The past week we took a small four day road trip up to Northern California. We are in Northern California you say? Well, I mean the very north, Northern California, Humboldt County.
Long ago in the era of the family road trip, the ‘redwoods’ were something one did with the family, preferably in a station wagon and most likely in the 1970’s. Now the luxury of time and long family road trips seem almost a bygone era. People want to get to their destination via plane and fast. To all those who have never done a real road trip of multiple days, this is your spot! Do you want to see ancient redwood forests, fern canyons and foggy beaches with a few VW buses thrown in? Humboldt has all this and more!
Flights can be expensive costing as much as a trip to Hawaii and prior rail services that connected here have been sadly been retired. Car is the way to go and it’s a pretty drive.
Leaving from the Bay Area, stop in one of the cutest town on the way up, Ukiah for a lunch.
Our favorite bakery Schats in quaint downtown Ukiah.
This Dutch bakery has at least 40 sandwiches on the menu and makes fantastic bread and sweets. I think The Verdict is the most popular sandwich on their amazing Sheepherder bread. (Did I mention they are across from the courthouse?) Afterward pop into the wonderful Mendocino Book Company around the corner with it’s expansive selection of books, cards and all kinds of lovely things I just can’t find elsewhere.
Back on 101 you’ll pass through some other small cute towns like Willits and Laytonville, and follow the aptly named Eel River which meanders along the highway for a large part of the trip.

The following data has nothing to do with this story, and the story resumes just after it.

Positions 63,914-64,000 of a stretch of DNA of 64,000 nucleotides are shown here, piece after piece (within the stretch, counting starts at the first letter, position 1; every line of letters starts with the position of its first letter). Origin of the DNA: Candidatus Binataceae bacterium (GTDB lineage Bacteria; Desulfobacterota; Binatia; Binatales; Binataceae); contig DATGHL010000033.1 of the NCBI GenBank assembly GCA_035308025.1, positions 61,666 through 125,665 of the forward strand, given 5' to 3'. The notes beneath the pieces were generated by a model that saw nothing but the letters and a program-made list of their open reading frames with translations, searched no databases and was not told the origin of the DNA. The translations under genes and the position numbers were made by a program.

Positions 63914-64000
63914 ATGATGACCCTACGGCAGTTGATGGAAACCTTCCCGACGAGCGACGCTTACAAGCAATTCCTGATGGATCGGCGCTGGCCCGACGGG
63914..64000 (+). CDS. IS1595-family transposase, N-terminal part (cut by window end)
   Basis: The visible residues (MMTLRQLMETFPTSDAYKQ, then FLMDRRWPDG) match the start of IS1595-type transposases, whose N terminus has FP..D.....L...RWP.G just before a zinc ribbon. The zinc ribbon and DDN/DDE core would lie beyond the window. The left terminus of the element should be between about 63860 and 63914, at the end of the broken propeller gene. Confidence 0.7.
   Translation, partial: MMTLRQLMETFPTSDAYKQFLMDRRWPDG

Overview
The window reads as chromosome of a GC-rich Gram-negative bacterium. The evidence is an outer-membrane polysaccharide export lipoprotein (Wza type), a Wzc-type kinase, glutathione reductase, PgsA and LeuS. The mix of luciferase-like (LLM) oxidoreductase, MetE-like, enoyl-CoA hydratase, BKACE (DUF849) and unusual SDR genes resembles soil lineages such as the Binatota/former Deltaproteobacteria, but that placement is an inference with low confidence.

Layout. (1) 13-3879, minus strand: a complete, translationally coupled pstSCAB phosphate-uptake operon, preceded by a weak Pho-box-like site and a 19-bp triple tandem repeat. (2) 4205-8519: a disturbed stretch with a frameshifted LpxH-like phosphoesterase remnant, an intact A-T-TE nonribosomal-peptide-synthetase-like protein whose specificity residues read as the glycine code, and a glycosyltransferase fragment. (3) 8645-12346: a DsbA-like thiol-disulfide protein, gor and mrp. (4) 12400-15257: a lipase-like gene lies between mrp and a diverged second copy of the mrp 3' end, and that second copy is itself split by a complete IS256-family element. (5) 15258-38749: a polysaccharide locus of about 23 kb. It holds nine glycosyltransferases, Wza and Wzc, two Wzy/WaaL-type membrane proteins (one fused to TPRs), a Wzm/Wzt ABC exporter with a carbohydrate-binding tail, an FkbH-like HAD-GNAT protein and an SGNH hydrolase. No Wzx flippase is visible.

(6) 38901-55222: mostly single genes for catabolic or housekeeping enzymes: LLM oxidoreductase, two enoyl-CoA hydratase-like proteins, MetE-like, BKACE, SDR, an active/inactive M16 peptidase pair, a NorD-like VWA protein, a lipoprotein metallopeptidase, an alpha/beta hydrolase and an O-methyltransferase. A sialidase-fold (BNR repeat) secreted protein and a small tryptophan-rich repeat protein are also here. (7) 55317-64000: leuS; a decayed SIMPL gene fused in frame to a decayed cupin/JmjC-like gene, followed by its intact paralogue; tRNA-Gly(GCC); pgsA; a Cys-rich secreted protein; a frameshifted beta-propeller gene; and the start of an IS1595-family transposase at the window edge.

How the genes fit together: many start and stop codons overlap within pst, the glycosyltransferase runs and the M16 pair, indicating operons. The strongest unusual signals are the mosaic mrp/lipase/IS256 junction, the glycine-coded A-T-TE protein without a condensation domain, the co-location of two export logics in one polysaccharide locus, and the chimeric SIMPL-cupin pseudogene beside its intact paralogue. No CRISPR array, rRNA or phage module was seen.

Our first stop is always our Arcata.
We were lucky to stay in Arcata at our stepmom Marguerite’s home. She has an amazing yard with a sunny deck and apple trees that back up to the redwood forest.
We picked tons of sweet organic apples and helped set up for a big family dinner the next night.
Trinidad is the cutest little secret beach town in California …At least that’s what Sunset Magazine said and I agree.
Trinidad was a historic whaling port and it’s also where my husband Max grew up. It sits in a bluff overlooking the prettiest little harbor. There is still a population of around 400, about the same as it was when he grew up here in the 1970’s.
Now however, it’s a bit more upscale with many beautiful vacation rentals, inns and three cute cafes. This pretty one below is Trinidad Bay Bed and Breakfast which overlooks the harbor.
It is a great little village to walk around.
The Beachcomber Cafe is my favorite spot with it’s organic fare and green ethic.
Those cool bikes parked in front belonged to biking backpackers.
Food is organic, local and delicious. The breakfast bean bowl was tops. Bring your own cup for coffee here. They don’t do paper cups, but you can buy a to go glass for a dollar.
A walk around Trinidad brings you to a few cute shell shops and to the harbor with another landmark spot, The Seascape. It’s right at the bottom of the harbor and you can watch the fishing boats go out if the fog isn’t too thick. Their traditional fare is actually tasty and it’s a cozy spot on a cool day.
I always have to make a stop at Trinidad Art Gallery. I’ve bought some beautiful ceramics there by local artists over the years.
Trinidad State Beach is the walk to do here and it begins with a pretty trail down to the sea.
Banana slugs may be sharing the trail…
The fog blows in and out all day here in the summertime so dress warmly and in layers. It’s magical this mist!